Rob

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    Senior Member routlaw's Avatar
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    Re: Nikon PC-E24

    Jai

    Here is a 3 image stitch using the 24 PC/E lens only in vertical mode vs horizontal. I did not shift the maximum amount and cropped part of the long dimension.

    Hope this helps.

    Hope this helps.

    Rob
    Last edited by routlaw; 18th August 2010 at 10:41.

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    Re: Nikon PC-E24

    I think you only need to shift left and right for a combined picture. There is no use for a center one.

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    Re: Nikon PC-E24

    Looking good Rob - Thanks for the image, good image too !

    The aspect ratio makes it look "like" a 4x5 - Cannot get enough of it since I had to sell my 4x5 system

    The 24PC is a lens I need to consider.

    Thanks,

    Jai

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    Senior Member routlaw's Avatar
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    Re: Nikon PC-E24

    Quote Originally Posted by jvora View Post
    Looking good Rob - Thanks for the image, good image too !

    The aspect ratio makes it look "like" a 4x5 - Cannot get enough of it since I had to sell my 4x5 system

    The 24PC is a lens I need to consider.

    Thanks,

    Jai
    Yes, exactly it does come out to the 4x5 format. Instead of shifting left and right with a vertical orientation on the camera this was a sift of up and down with horizontal orientation creating a vertical. But it works the same.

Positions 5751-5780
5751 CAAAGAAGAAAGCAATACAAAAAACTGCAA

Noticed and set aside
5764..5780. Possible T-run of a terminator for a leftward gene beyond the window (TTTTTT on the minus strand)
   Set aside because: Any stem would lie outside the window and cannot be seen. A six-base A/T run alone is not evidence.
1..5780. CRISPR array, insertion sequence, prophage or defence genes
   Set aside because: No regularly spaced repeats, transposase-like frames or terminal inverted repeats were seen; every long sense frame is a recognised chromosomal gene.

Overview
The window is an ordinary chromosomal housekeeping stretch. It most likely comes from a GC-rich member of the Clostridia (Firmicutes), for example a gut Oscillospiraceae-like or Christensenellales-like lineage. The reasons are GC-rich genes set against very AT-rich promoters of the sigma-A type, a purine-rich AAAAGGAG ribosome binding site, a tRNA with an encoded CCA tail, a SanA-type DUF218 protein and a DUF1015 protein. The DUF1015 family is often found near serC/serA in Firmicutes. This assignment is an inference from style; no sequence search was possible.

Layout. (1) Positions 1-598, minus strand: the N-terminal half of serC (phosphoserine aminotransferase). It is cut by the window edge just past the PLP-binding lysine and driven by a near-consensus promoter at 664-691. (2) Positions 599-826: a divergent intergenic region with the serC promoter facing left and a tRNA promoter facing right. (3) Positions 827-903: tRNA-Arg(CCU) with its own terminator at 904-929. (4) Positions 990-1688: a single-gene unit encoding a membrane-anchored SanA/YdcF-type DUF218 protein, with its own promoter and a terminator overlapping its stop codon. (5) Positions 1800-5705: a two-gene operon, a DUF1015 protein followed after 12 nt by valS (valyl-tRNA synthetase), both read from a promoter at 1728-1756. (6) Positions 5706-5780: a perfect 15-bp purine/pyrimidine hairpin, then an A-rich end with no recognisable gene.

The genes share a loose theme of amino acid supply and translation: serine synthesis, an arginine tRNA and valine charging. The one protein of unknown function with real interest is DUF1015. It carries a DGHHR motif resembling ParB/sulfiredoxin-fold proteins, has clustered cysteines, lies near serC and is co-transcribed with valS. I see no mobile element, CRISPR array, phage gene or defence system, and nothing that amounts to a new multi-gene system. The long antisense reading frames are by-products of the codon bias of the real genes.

Its a great lens, though not perfect. I use it quite a bit.

    Rob

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    Re: Nikon PC-E24

    How is it possible to do this lens/body opposing shifting with enough accuracy to not have registration problems?

    If you shift the body 11 mm to the left (on a geared rail presumably) wouldnt you need to shift the lens EXACTLY 11mm to the right to register the pixels in precise alignment.

    That sounds impossible to do with 100% accuracy manually, so i guess the software you use for stitching is correcting any slight mis-alignment?

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    Re: Nikon PC-E24

    Quote Originally Posted by Aaron View Post
    How is it possible to do this lens/body opposing shifting with enough accuracy to not have registration problems?

    If you shift the body 11 mm to the left (on a geared rail presumably) wouldnt you need to shift the lens EXACTLY 11mm to the right to register the pixels in precise alignment.

    That sounds impossible to do with 100% accuracy manually, so i guess the software you use for stitching is correcting any slight mis-alignment?
    Hi Aaron,

    FWIW I have been doing this sort of thing manually in PS with my 85 PC long before stitching software was available with some reasonable accuracy. Yes the software is far easier and quicker and does a superb job. As for registration, honestly I just don't see a problem with it and at most perhaps only one pixel, well maybe two when doing this manually.

    However comparing this method with pano style stitching its still more accurate, after all the pano's need to compensate for the rotation and the distortion this causes, meaning quite a bit of pixel interpolation has to be implemented. The only exception to this I am aware of is the Betterlight pano adpator, totally different concept and technology but it works very well without any interpolation what so ever.